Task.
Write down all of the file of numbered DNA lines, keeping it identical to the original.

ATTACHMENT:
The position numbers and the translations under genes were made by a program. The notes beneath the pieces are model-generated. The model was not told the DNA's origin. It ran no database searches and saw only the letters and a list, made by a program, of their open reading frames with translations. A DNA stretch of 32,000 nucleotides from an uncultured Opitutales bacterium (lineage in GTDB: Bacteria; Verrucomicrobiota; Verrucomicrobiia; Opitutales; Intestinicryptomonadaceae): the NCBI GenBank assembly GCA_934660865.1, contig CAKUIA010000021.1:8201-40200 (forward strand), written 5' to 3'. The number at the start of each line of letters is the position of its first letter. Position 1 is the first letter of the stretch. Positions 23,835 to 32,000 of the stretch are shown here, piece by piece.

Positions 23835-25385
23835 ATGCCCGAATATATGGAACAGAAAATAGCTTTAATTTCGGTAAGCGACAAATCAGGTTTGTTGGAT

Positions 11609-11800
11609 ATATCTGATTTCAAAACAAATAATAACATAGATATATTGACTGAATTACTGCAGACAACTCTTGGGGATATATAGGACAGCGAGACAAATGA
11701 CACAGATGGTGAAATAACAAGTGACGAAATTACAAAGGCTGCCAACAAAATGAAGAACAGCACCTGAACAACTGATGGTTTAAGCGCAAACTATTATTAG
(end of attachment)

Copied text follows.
The position numbers and the translations under genes were made by a program. The notes beneath the pieces are model-generated. The model was not told the DNA's origin. It ran no database searches and saw only the letters and a list, made by a program, of their open reading frames with translations. A DNA stretch of 32,000 nucleotides from an uncultured Opitutales bacterium (lineage in GTDB: Bacteria; Verrucomicrobiota; Verrucomicrobiia; Opitutales; Intestinicryptomonadaceae): the NCBI GenBank assembly GCA_934660865.1, contig CAKUIA010000021.1:8201-40200 (forward strand), written 5' to 3'. The number at the start of each line of letters is the position of its first letter. Position 1 is the first letter of the stretch. Positions 23,835 to 32,000 of the stretch are shown here, piece by piece.

Positions 23835-25385
23835 ATGCCCGAATATATGGAACAGAAAATAGCTTTAATTTCGGTAAGCGACAAATCAGGTTTGTTGGAT

Positions 11609-11800
11609 ATATCTGATTTCAAAACAAATAATAACATAGATATATTGACTGAATTACTGCAGACAACTCTTGGGGATATATAGGACAGCGAGACAAATGA
11701 CACAGATGGTGAAATAACAAGTGACGAAATTACAAAGGCTGCCAACAAAATGAAGAACAGCACCTGAACAACTGATGGTTTAAGCGCAAACTATTATTAG